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A congressional watchdog has been asked to review corporate reporting on topics from climate change to political spending.
Sen. Mark Warner (D-Va.), who requested the review July 19, says regulators haven’t issued comprehensive standards for reporting on what’s known as environmental, social, and governance (ESG) issues. That leaves it up to companies to decide how much, if any, information to provide to investors or the public.
“Investors are increasingly demanding information on ESG issues,” Warner told the U.S. Government Accountability Office. He pointed to a 2016 study that showed investments factoring in ESG criteria have grown to $8.72 trillion, more than one out of every five dollars under professional management in the U.S.
Warner, in his request to the GAO, said corporate disclosures on ESG tend to be inconsistent and difficult to compare because of a lack of rules specific to this area.
The Securities and Exchange Commission asked in 2016 for feedback on such reporting as part of a broader review of disclosure rules for public companies. It got more than 25,000 responses, most of which were related to ESG-type disclosures.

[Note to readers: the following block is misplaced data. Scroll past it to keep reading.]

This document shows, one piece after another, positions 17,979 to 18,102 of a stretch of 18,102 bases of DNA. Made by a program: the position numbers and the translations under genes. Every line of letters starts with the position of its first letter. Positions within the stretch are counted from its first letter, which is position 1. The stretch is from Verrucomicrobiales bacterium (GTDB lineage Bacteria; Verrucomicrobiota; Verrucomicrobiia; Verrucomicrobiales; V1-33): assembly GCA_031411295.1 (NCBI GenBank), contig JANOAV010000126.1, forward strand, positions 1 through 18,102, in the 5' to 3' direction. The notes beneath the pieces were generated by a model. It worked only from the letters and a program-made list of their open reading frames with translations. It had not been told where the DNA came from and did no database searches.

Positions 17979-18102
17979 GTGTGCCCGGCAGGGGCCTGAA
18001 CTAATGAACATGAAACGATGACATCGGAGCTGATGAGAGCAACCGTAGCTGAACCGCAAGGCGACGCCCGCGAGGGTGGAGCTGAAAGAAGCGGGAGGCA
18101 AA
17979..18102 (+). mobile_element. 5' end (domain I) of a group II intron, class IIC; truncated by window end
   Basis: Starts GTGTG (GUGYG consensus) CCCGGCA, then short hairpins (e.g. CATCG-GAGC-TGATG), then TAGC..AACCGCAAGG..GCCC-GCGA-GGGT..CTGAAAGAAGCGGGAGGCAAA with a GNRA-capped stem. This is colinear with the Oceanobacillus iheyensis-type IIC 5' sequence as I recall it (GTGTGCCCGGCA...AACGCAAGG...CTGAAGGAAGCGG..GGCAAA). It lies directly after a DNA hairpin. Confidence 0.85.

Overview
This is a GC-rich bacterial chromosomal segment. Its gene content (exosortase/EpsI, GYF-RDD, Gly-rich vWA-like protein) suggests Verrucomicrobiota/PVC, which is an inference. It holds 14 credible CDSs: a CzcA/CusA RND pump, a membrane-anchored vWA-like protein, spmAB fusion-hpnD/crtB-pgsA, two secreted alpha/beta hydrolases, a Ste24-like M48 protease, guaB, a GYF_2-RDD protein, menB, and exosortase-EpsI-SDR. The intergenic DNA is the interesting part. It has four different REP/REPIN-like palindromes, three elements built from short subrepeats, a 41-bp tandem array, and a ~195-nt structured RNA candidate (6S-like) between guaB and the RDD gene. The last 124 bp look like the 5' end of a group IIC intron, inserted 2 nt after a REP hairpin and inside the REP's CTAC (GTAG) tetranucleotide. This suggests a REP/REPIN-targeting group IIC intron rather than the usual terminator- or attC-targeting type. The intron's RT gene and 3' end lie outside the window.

“The SEC has not taken further action in this area,” Warner said in his letter to the GAO. He’s asking for a study that considers the current state of ESG reporting and whether Congress and the SEC should make such disclosures a requirement.
The office doesn’t automatically approve congressional requests to write a report. A GAO spokesman said it will decide whether to accept Warner’s request in the next couple of weeks.
An SEC spokeswoman declined to comment.
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